TAMPA — When USF formally opened its Porter Family Indoor Performance Facility on Jan. 10, it didn’t feel like the culmination of a project five years and $22 million in the making. It was more like a celebration for what’s next.
“This is a great start, right?” president Rhea Law told a crowd of several hundred supporters. “But we all know that there’s something in our mind about the next step, and that is the on-campus stadium.”
The Bulls plan to build that stadium just north of the indoor facility, perhaps close enough to cast a literal shadow over it. Though construction is years away, the stadium still cast a metaphorical shadow over the ceremony. Law paused her remarks to ask for a “rousing cheer” for the stadium. Football coach Alex Golesh and lacrosse coach Mindy McCord brought it up unprompted, as did board of trustees chairperson Will Weatherford.
“This is the new crown jewel of that athletics district,” Weatherford said of the indoor facility, “that ultimately is going to have an even newer and bigger crown jewel soon.”
The just-opened crown jewel deserves some attention on its own. USF first announced it would build an indoor facility in 2017 as part of a $40 million football center. Plans changed. Coaches did, too, from Charlie Strong to Jeff Scott to Golesh.
Golesh will benefit from the work of his predecessors. Quarterback Gerry Bohanon said practice “instantly got more competitive” when the facility opened for limited use in November, but that was just the beginning. Players will be able to take breaks from the suffocating heat. Practices will no longer be called off or modified because of storms.
The 88,000-square-foot facility is nice, with natural light peeking in through windows near the roof, a high-functioning air-conditioning system and a full-length field some major programs lack. It isn’t flashy, and it doesn’t need to be. It, as athletic director Michael Kelly said, is functional and efficient. Golesh said it “puts you on a level playing field” by eliminating a significant, practical disadvantage. More than that, he views it as a symbol of where USF is headed.
“It’s really more than anything a sign of the commitment that’s been made to going to places where we haven’t been,” Golesh said.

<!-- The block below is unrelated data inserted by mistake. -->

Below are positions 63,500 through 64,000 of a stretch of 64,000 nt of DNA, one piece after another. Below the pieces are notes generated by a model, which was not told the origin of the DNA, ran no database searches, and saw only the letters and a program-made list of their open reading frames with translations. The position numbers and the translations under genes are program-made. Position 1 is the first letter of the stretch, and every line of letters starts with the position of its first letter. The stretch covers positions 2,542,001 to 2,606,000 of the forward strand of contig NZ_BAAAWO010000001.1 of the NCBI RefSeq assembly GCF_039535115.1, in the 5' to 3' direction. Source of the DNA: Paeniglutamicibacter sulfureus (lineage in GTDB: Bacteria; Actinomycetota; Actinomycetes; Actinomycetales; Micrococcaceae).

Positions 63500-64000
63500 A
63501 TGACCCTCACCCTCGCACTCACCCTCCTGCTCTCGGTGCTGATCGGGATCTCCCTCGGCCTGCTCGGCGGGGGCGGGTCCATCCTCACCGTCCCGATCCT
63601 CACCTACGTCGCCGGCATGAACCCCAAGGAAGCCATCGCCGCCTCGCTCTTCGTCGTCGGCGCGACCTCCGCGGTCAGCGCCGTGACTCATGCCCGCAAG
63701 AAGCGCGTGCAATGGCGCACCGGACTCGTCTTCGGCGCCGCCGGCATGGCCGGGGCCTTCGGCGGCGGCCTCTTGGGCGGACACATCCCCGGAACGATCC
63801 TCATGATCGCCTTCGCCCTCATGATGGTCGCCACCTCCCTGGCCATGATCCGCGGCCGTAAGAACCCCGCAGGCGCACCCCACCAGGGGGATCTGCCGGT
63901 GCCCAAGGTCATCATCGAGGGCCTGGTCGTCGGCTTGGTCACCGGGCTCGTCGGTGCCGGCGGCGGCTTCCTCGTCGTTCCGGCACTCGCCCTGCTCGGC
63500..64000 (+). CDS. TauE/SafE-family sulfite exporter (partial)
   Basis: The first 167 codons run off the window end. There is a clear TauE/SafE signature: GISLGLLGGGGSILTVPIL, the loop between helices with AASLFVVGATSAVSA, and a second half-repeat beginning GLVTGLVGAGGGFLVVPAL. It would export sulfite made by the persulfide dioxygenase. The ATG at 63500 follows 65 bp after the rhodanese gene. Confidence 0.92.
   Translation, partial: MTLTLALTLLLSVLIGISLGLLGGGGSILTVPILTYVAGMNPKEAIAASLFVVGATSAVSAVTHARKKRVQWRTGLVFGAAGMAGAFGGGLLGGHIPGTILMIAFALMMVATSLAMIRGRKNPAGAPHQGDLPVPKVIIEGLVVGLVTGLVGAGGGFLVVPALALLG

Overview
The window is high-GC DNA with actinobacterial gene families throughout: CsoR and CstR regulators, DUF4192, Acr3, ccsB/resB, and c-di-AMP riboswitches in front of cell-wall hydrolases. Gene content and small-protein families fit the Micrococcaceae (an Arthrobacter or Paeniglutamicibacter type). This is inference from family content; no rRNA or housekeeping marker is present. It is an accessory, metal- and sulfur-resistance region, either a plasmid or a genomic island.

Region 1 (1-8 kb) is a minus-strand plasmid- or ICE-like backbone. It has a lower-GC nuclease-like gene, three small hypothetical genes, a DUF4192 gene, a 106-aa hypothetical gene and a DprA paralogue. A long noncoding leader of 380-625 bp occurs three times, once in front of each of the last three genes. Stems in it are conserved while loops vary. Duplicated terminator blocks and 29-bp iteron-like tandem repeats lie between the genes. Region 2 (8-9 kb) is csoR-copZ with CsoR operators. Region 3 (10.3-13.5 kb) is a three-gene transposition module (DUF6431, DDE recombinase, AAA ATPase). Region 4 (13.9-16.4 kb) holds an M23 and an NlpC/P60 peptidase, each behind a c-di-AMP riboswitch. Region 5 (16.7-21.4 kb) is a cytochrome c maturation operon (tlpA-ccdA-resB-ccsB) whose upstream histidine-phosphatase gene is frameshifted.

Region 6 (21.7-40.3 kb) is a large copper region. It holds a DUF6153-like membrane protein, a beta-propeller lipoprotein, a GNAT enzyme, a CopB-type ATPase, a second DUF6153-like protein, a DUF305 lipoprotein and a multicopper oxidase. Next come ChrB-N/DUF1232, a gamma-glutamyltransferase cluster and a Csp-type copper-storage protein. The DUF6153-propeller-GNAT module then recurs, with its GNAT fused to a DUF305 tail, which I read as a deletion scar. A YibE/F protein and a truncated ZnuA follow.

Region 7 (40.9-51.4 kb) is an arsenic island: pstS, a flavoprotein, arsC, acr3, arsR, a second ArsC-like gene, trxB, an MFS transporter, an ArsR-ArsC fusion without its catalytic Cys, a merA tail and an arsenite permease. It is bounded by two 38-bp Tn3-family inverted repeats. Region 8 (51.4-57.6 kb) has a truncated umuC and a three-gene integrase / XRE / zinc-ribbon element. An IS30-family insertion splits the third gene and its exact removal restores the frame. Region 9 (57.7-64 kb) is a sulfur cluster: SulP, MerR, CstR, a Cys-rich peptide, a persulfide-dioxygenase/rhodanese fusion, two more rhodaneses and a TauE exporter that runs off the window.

The stadium is the next sign of that commitment. The biggest one yet.
Though there haven’t been any major announcements since USF identified Populous and Barton Malow as its design and build partners in September, the Bulls have been working behind the scenes toward the 35,000-seat stadium. Among the two biggest unanswered questions: What do the Bulls want, and what can they afford?
To answer the first, USF, Populous and Barton Malow have held preliminary meetings to discuss must-have and wish-list items. Golesh had his first just before the Jan. 10 ceremony, discussing everything from parking to meeting rooms to the football operations components the project is expected to include.
Similar conversations are happening across the athletic department. What does the sports medicine staff require? What about the content creation team? Lacrosse?
“You need to design it to be successful and to be elite,” Kelly said. “That’s what we’re trying to do.”
As the design phase unfolds this year, the Bulls will also start finalizing a budget for the nine-figure project. That will be based on what their wish lists costs, of course, but also what USF can expect to make from new revenue streams the Bulls don’t have in their Raymond James Stadium lease. That new income will help pay for bonds, which will be “a lot of what will ultimately fund the stadium,” Kelly said. Those details will be figured out over the coming months.
The timeline for USF’s next grand opening remains unchanged. Weatherford continues to push for it to open for the 2026 season but acknowledged that uncontrollable issues like the supply chain could delay it.
“It won’t be too long before we are breaking ground and making progress and kind of seeing the verticalization of it,” Weatherford said.
And, two years after that, the latest, biggest crown jewel of USF athletics would be ready to cast a literal shadow over its current one.